However, many OEM PC's only support two drives so I'm thinking of repurposing two old machines in larger cases (6/8 drives) for virtualised storage. Interested to hear your comments on:

    http://talkback.zdnet.com/5208-12695-0.html?forumID=1&threadID=75503&messageID=1468605&tag=content;col1

    from your colleague Kusnetzky's thread.

    That way bulk storage can be secured whilst (some) WIP can be on faster SSD's.
    jacksonjohn
  • RAID with regular backups is the most secure option ...

    I am using HARDWARE RAID with SCHEDULED backups on my home system. The regular backups actually make the RAID itself more secure. They do that by forcing all critical areas of the drives to be read continually, thus eliminating sleeper problems where an little used area of disk deteriorates and you only find it on a rebuild. When you do have a disk drive problem, you want to find it as quickly as possible. If you are relying on RAID alone, you run the risk of sleeper problems UNLESS you are using a scheduled RAID utility to regularly bad block the drives. Backups, of course, offer an additional value over that solution since they provide ... a backup of your data as well.

    But having said that, ZFS type filesystems offer the ultimate solution in that they can detect and correct problems quickly without needing long rebuild times. However, there again, if your drives aren't being read on a regular basis as in regular complete backups, even ZFS type systems will risk sleeper problems where one or more clusters deteriorate and then the other drive fails leaving you sunk. I see a high level of risk with "lazy" disk drives. As with the human body, a little exercise pays huge dividends in the long run.
    George Mitchell
    • RE: Why RAID 6 stops working in 2019

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  • RE: Why RAID 6 stops working in 2019

    Running Linux at home, I just do a backup of our 'home' directories once a month. I've been through 2 HDD failures since I started this and after a new drive and Linux install, I just copy the 'home' directory back in and the machine is back up and running.

    Never did feel that RAID was necessary for home use.
    1djk1
  • RE: Why RAID 6 stops working in 2019

    Another reason to look at Xiotech.
    sdhill@...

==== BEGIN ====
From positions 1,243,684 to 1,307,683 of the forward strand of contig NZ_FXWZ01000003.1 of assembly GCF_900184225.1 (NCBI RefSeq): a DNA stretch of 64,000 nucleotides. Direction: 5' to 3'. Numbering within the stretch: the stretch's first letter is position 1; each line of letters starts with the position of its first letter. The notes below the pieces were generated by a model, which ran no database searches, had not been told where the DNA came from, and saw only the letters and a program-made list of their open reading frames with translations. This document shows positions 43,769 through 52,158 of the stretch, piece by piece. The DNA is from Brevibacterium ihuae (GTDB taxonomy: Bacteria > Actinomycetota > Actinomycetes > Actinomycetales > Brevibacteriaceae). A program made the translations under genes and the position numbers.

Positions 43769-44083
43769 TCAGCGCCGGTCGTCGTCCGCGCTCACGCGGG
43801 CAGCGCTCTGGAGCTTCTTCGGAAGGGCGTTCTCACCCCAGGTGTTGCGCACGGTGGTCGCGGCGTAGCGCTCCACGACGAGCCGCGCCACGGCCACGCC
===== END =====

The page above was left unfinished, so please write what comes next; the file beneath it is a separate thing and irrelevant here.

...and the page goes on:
• RE: Why RAID 6 stops working in 2019

    In my experience file storage makes more sense for most
    home users. Why? Because they understand files and file
    interfaces are simpler. Block devices don't compute for
    many people and iSCSI drivers + setup are usually non-
    trivial.

    Whether you go block or file though the key to personal
    data preservation is to maintain multiple copies of your
    data. Any single device can and will fail. You can't let it
    take your only copy when it does.

    Robin
    R Harris
  • Drobo?

    Any thoughts on Drobo's "BeyondRAID" technology and how it might compare to traditional RAID5 or RAID6?
    bmgoodman
    • I bought a Drobo S and am trying it out.

      Better than other home RAID systems I've looked at. But I'm still
      considering how well it works for civilians.

      Expect a report in the next couple of months.

      Robin
      R Harris
    • My comments on using Drobo

      One thing up-front: You can't use Drobo for your boot drive so it's not a solution for a primary drive. On the other hand, a primary drive can use RAID. (Not making a comment as to the viability of using RAID on a primary -- just the facts here.)

      So the question is, how will you use the Drobo?

      There are a few ways:

      1. Direct-connect to PC via USB or eSATA.

      2. Network-connected via ethernet with DroboShare device.

      3. iSCSI over network. (I don't think all Drobo units have this.)

      So for the home user it comes down to direct-connect (one PC/Mac) or ethernet (all PCs/Macs on network).

      The Drobo itself is wonderfully simple to use, and is very well-constructed. It has a nice magnetic cover for accessing the drives and big bright lights to clearly point out good and bad status.

      It is simple to add or delete drives. Just plug 'em in.

      The Drobo software for managing the device is OK, but not as good as the device it is managing. My Drobo has the DroboShare device, and it requires me to keep tabs on three different types of updates: the Drobo firmware, the DroboShare firmware, and the Drobo management software. When I first plugged everything in, it required me to check for updates a number of times before everything was up to date.

      You have a bit of a learning curve with regard to keeping an eye on disc usage. When you setup the Drobo, you give it a target size for your array, not the actual amount of storage you have today. So you might only have 2TB in actual disc storage, but you can create an 8TB array. It's mostly a good thing, once you get the hang of it.

      The biggest drawback I have seen, as someone who attaches the Drobo via ethernet (DroboShare) is that it is not the speediest storage in the world. Sometimes it can be very slow. (NOT due to running out of storage space. It has a feature that automatically slows down writes as it gets close to filling up, but I am only about one-quarter full in terms of actual on-hand disc space.)

      Many times when I try accessing the Drobo there is an initial pause, and then it reacts with typical performance. It might have something to do with the way it monitors the network, I'm not sure. But the pause is a little too long for my likes.

      My "rough estimate" of data transfer speed is that it takes maybe twice as long to copy a bunch of files to the Drobo than to copy the same files to a Windows Server file share. (I'm sure Robin can do much more accurate testing than my "gut feel" described here.)

      On the plus side, the plug-and-play aspect to network storage was great with the Drobo. It worked the first time, with absolutely no tweaking on my part. (Aside from learning how to use the sometimes-confusing Drobo management software.)

      The DroboShare unit has a bit of a bonus for techies: You can use it to run small applications. There are a handful of apps on the Drobo site, and some are mildly useful. I played around with the feature for about a day, and came to the conclusion that it is a cool idea, but because it would require me to learn a new technology ecosystem, and the scope of such is limited to just Drobo users, it makes more sense to build the apps to sit on some other platform.